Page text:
Psychology alumna raises the bar on health initiatives at Canada’s National Ballet School
When professional dancer Rachel Bar decided to hang up her ballet shoes, she did not step away from dance altogether. She went on to study psychology, pursuing her Master of Arts (’15) and PhD (’20) at Toronto Metropolitan University (TMU), and now uses her knowledge in her role as the director of research and health at Canada’s National Ballet School (NBS).
Supporting the health and wellness of dancers
Bar, who graduated from NBS’s Professional Ballet Program and danced professionally, knew she wanted to study psychology, but didn’t know that she would return to dance. “As I had the opportunity and curiosity to explore research, that’s where I started to focus a bit more on dancer populations,” she said. “It’s what I know, and I also had a lot of questions about how what I was learning in school applied to what my experience had been, because the life of a dancer is quite intense and unique.”
Her master’s thesis at TMU looked at eating disorder prevention in dancers and the long-term effects of these initiatives. Bar uses her learnings in her role managing the Artistic Health Department at NBS. Her team supports the health and wellness of the professional dance students who train there, helping them with access to on-site health-care professionals and navigating the health-care system outside of the school.
“The way that we support the students is more integrated now,” Bar said. “Dancers have very distinct needs, so to bring in health-care providers that can support them has been a big asset for the school.”
Exploring the benefits of dance for older adults
As a Vanier Canada Graduate Scholarship recipient (external link, opens in new window) (external link) , Bar’s research at TMU also explored the benefits of dance for older adults, including people living with Parkinson’s disease and people living with dementia. She continues to investigate this area in her other role at NBS, which is leading its research initiatives.
Bar’s initial research looked at the physical benefits of dance in people with Parkinson’s disease, such as improving balance, gait and posture, and later examined some of the emotional and social benefits.
She was also part of the group of artists, in partnership with Baycrest, who developed the Sharing Dance Older Adults (external link, opens in new window) (external link) at NBS — a safe, accessible program that engages older adults in meaningful dance activity. This led to a project that looked at how dance supports the social inclusion of people living with dementia and their carers. “Dance is something that they can do together,” she said. “Not as one caring for the other, but just as two people having fun.”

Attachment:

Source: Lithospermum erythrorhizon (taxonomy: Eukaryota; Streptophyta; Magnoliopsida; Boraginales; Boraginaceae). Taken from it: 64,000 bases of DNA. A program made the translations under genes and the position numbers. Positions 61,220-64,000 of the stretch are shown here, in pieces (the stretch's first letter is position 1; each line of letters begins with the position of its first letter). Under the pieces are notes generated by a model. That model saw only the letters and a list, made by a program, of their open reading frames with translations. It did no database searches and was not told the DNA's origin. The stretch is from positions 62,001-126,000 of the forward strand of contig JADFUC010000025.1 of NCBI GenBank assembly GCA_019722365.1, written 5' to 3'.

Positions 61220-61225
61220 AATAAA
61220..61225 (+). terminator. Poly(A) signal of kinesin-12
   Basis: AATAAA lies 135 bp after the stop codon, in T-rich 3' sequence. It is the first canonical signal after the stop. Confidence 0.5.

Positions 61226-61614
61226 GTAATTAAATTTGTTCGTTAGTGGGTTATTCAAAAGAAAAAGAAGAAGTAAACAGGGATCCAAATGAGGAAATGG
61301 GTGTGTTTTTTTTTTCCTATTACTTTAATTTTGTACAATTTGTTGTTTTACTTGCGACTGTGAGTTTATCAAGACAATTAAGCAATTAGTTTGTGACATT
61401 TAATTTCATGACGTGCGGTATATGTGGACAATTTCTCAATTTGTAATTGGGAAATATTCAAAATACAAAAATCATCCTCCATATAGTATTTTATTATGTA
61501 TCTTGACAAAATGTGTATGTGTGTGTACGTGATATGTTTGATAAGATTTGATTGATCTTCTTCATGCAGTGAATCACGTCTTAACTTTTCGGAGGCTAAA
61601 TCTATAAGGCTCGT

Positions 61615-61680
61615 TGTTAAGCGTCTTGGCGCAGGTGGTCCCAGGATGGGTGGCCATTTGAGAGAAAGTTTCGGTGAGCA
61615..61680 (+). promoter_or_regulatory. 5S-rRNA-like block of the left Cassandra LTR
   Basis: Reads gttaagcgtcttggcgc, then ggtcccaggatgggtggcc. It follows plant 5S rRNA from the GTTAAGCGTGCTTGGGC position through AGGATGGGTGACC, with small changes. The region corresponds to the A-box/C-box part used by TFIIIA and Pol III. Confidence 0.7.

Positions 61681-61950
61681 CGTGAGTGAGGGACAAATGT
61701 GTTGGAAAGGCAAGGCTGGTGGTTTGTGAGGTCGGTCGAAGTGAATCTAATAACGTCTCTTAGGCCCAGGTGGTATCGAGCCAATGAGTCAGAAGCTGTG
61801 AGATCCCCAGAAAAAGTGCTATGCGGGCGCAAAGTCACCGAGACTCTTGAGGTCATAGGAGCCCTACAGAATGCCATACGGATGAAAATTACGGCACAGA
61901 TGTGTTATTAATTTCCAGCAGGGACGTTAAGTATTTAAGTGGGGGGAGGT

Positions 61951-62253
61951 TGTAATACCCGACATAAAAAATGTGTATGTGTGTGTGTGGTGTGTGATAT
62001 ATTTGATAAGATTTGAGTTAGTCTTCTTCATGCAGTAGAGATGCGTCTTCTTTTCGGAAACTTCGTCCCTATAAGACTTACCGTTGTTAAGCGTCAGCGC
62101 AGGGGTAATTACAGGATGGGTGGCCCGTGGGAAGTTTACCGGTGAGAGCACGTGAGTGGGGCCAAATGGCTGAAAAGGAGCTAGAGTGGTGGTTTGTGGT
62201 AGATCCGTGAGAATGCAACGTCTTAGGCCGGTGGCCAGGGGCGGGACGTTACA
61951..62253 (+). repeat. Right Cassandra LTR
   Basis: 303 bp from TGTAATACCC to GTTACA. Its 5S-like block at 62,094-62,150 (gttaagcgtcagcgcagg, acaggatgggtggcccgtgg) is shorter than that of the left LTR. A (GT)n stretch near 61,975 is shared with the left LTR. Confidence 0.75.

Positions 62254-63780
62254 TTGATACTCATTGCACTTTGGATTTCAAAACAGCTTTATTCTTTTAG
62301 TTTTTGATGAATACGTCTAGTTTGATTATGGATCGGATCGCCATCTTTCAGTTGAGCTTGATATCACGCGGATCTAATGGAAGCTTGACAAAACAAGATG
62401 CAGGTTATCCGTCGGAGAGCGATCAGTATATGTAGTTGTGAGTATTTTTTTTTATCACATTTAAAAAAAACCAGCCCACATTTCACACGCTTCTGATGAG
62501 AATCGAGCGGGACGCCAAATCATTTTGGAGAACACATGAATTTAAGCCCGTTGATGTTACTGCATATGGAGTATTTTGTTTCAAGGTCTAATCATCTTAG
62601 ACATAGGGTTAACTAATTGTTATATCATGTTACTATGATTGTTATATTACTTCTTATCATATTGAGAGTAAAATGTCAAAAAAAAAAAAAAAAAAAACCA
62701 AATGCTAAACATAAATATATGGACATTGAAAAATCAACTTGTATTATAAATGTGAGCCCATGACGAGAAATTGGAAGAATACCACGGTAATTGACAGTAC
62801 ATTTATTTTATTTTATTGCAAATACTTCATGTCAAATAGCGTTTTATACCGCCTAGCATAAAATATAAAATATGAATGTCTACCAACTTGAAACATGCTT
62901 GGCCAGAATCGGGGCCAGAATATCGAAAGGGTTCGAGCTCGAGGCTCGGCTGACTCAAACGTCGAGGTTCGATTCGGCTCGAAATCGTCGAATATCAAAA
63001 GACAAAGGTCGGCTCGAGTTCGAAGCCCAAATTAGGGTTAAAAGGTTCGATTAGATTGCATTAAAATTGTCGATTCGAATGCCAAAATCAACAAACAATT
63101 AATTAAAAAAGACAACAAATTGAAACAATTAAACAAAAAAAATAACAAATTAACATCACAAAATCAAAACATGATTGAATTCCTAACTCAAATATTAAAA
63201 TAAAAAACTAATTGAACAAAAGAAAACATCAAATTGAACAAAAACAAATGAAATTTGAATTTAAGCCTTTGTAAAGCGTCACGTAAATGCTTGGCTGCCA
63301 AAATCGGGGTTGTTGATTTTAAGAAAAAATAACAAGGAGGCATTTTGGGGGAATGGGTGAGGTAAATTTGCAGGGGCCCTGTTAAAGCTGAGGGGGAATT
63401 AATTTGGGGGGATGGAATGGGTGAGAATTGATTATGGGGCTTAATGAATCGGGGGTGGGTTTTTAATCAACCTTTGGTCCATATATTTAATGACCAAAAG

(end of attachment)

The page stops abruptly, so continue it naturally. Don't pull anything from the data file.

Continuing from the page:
Bar says that this research helped drive the development of NBS programs and support why they need to make them a priority as a national arts organization. “How do we make what we do, what we know best, accessible? That’s been a big focus, and NBS has really committed to that,” she said.
Sharing research findings
One research finding that Bar describes as both profound and unexpected was how dance can challenge dementia-related stigma. “People assume that if you have dementia, you’re the disease, not the person,” she said.
“What we found though was carers began to see things in people living with dementia when they danced,” Bar explained. “We would get comments like, ‘Oh, I didn’t know she could move like that.’ It really speaks to these unconscious assumptions we make, that because somebody has dementia, they can’t be silly or experience joy, but that’s obviously not true.”
Bar and her NBS team have shared their findings in a short documentary they created called “Dancer not Dementia (external link, opens in new window) (external link) ,” funded by the Public Health Agency of Canada. “The film got a lot of attention, and we are now looking at whether it was an effective way to help challenge dementia-related stigma,” she said.
As a former dancer, Bar noted, “I know what joy dance can bring. I’ve known that since I was a little kid, and that’s probably why I went into it. But it helps to disseminate it to different knowledge users.”
Learnings from TMU
Bar is thankful for her time and experience at TMU for getting her to this point in her career. “I had two children when I was in graduate school, which extended my time at TMU, and I was met with an enormous amount of support and encouragement,” she said. “There was a real openness to make things work, which I really appreciated.”
She adds that all of her psychology professors brought integrity to the learning. “I think in graduate school, you want that opportunity to have real conversations and real learning, because you realize that this is what I’m going to have to go out into the world to do if I’m going to work in this area. And I feel that’s what I had at TMU.”
The original version of this article was published in TorontoMet Today on October 17, 2023.